Good choice for a starter kit. I built, in order, Midwest's Chesapeake Flattie, Whitehall Tender, and Skipjack. The directions on each were great teaching aids, showing you not just what to do but HOW to do it. By the time I finished those 3 kits I had the confidence and skills to tackle a POB sailing ship. Needless to say this stuff can get addictive.

Good luck with your build.

Edited by schooner



Current build: Continental Navy Frigate ALFRED (build log)                      

Past builds:     Steam Tug SEGUIN (build log in the kits 1850-1900 section)       

                         Liberty Ship SS Stephen Hopkins (Gallery & Build Log)

                         USS Basilone (DD-824) (Gallery & Build Log)

                         USS Olympia (Gallery)

                         USS Kirk (FF-1087) (Gallery & Build Log)




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Sorry for the length between posts. I made some initial mistakes and was embarrassed of what I thought was going to be a failed build. However, some wood filler and sandpaper has gone a long way towards making those mistakes less noticeable. All of this is a new experience for me and by showing what I've done wrong, maybe someone else can learn from mistakes I've made.



I used a spare piece of wood to create a square to help line up the stern post and stem. The three wood frames in the middle help support and shape the hull. Only the outer two will stay in the boat. The middle frame is simply an alignment tool.



The keel batton was the first large piece I had to glue down. As you can see, I am not very tidy with CA glue and probably would have preferred to just use wood glue. Getting glue all over is a recurring mistake I've made in almost every step of this build. 



Getting the bottom plank glued to the stern post and stem was more difficult than I thought it'd be. Unlike previous pieces, I had to actually bend the bottom plank in order to get it to touch both sides. Once I figured out how to get it clamped down ok things went a bit smoother.



I didn't take pictures of several steps here because I thought I had destroyed the model and was quite frustrated. There are two lengths of basswood that had to be lined up and bent to touch both stern post and stem, as well as the bottom plank all the way around the boat. There is some room for forgiveness here because the wood is about 1/2 inch taller than it needs to be and must be cut and sanded down to match up to the bottom plank. The mistake came in attempting to clamp the basswood in a secure enough position to ensure everything was touching. CA glue gives almost no time for any adjustments once the wood is touching each other. My claps were too strong and broke through the basswood and glued a portion further back on the stern post. This ruined the shape of the hull and I couldn't separate the pieces once the glue set.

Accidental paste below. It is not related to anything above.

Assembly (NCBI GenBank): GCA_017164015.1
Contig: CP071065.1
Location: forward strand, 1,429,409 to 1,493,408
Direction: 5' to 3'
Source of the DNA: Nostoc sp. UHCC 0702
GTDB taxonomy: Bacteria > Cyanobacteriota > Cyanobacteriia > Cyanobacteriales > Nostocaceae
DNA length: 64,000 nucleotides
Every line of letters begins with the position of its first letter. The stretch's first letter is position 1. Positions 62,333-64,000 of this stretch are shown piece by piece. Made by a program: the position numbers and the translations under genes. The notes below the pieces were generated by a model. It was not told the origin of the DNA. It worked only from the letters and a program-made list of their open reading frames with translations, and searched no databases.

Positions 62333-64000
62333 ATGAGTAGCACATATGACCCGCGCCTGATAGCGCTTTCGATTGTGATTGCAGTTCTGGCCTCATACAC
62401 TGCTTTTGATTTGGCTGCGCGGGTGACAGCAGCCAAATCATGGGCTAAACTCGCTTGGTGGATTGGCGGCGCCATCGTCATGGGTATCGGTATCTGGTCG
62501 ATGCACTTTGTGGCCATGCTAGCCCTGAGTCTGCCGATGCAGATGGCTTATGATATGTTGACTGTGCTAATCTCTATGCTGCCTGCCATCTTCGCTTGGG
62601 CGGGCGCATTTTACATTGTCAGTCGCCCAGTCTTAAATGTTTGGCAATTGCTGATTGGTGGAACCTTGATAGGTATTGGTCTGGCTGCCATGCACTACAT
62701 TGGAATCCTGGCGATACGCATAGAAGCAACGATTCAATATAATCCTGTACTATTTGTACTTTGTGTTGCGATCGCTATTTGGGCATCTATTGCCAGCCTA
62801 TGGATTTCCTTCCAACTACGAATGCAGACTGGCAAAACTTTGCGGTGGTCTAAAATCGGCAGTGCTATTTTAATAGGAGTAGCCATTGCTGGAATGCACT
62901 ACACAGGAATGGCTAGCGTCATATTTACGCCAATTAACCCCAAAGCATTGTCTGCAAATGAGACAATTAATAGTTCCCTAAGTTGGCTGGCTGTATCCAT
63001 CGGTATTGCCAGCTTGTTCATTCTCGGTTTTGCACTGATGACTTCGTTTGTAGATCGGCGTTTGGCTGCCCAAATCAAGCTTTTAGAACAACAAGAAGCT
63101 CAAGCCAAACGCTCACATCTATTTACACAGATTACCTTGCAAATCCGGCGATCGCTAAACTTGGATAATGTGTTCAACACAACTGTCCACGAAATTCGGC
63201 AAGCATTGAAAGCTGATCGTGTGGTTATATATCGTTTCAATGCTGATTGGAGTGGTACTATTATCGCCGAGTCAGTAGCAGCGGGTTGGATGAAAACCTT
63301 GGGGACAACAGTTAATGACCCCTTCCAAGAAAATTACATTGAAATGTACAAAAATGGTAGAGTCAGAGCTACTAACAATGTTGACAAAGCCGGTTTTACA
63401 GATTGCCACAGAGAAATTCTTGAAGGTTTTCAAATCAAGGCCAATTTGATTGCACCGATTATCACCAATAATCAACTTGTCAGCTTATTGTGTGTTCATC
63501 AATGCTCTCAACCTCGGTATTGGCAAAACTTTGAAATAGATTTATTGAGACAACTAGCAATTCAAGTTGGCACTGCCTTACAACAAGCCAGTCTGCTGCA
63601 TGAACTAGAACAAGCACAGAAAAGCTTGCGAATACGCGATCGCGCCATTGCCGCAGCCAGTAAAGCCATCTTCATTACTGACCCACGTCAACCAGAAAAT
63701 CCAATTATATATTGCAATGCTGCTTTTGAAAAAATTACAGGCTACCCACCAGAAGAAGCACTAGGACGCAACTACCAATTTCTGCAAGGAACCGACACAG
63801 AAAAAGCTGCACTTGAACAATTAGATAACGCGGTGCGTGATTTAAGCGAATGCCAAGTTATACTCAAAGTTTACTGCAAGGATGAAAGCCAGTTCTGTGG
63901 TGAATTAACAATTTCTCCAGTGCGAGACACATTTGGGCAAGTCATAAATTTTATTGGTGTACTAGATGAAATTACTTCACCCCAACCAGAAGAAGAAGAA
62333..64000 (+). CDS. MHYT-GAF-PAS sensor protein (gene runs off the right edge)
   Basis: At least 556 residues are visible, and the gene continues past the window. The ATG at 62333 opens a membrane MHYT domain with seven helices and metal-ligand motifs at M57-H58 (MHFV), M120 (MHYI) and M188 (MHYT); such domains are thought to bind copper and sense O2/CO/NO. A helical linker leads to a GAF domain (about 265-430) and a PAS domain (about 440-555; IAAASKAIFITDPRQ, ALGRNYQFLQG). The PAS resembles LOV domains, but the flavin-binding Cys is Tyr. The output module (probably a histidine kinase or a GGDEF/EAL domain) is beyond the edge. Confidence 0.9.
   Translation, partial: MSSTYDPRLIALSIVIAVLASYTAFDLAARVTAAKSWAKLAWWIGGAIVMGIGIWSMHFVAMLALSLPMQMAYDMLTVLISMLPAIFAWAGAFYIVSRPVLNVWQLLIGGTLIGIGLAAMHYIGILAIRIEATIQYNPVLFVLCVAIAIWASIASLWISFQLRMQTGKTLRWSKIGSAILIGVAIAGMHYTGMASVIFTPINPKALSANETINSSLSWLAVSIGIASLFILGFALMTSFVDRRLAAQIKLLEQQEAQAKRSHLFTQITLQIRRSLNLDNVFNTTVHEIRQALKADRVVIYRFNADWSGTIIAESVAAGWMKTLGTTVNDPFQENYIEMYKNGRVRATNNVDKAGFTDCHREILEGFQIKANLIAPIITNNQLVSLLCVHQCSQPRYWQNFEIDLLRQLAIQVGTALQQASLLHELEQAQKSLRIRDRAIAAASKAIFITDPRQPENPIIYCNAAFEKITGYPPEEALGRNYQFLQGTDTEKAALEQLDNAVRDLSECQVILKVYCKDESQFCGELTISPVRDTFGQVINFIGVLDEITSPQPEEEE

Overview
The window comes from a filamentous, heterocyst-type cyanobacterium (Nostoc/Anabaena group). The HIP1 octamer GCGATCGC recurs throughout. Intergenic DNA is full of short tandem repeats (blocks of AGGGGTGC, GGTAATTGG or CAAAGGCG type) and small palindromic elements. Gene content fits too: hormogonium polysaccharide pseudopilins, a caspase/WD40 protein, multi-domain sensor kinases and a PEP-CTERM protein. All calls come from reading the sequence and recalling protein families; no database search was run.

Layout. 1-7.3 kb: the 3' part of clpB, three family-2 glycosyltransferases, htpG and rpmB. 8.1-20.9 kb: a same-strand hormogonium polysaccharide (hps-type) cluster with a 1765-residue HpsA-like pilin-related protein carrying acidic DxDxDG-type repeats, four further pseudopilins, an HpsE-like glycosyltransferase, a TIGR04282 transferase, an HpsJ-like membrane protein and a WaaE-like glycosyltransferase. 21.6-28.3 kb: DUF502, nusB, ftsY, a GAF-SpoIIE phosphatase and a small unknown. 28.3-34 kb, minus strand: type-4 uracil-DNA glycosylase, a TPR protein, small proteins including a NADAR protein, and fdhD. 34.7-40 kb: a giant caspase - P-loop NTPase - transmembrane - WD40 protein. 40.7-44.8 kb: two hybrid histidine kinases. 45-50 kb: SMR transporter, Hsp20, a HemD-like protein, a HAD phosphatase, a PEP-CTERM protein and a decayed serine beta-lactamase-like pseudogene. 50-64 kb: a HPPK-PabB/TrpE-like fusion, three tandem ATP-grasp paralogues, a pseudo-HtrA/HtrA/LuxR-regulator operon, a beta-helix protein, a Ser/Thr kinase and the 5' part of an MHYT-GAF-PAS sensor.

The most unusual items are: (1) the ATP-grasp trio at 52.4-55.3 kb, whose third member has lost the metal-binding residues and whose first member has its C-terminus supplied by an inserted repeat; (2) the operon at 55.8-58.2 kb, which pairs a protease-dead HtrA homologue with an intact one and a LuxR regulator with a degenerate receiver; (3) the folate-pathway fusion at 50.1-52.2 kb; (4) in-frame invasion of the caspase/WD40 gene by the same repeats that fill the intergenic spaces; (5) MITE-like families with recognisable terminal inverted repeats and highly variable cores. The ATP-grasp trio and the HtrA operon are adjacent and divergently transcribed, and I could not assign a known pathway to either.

I solved this with the use of wood filler and 400 and 800 grit wet sanding to apply layers built up to the shape the hull should be. All of this will be painted anyway. So as long as I ensure the finish is smooth, it should be almost unnoticeable.



Forward and aft thwarts added (walnut) and fore and aft decks installed. With the decks on, you can't see the crooked hull from where my clamps broke the basswood. 



Right now I am busy cutting 44 pieces to add to the inside walls of the boat. My gluing is terrible and I am considering painting the decks instead of sealing with polyurethane. I may just buy some minwax and test it out of some sprue pieces I put glue on to see what effect it has on the finish.

Edited by Hekk
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Hi Hekk!


Sorry I missed this log earlier, work has been crazy for the last few weeks, and only getting crazier for the next few weeks I think.


In any case, I really like following the small kit builds, I think they are pretty cool.  I'm working on a MidWest canoe myself (link in my signature).  To search for these small kits, you can try using the keyword "SMALL" in the search and you'll find quite a few of them, but unfortunately not everyone titles their builds properly for that to work.


Look forward to seeing you finish this one!

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Hi Hekk!

It sounds like you, Page and myself are all starting out with this kit. I just started my build log and am in the process of setting up a work area and assembling the necessary tools.

Reading about your experiences is going to be extremely helpful when I get to those points in my own build so thank you for not being afraid to share what went wrong as well as what went right. I think you've already convinced me to try to use wood glue over CA glue wherever possible.

She looks great so far. Looking forward to your next update...


Edited by DonInAZ

Current Build: TBD

Completed Builds:  Chesapeake Bay Crabbing Skiff by Midwest Products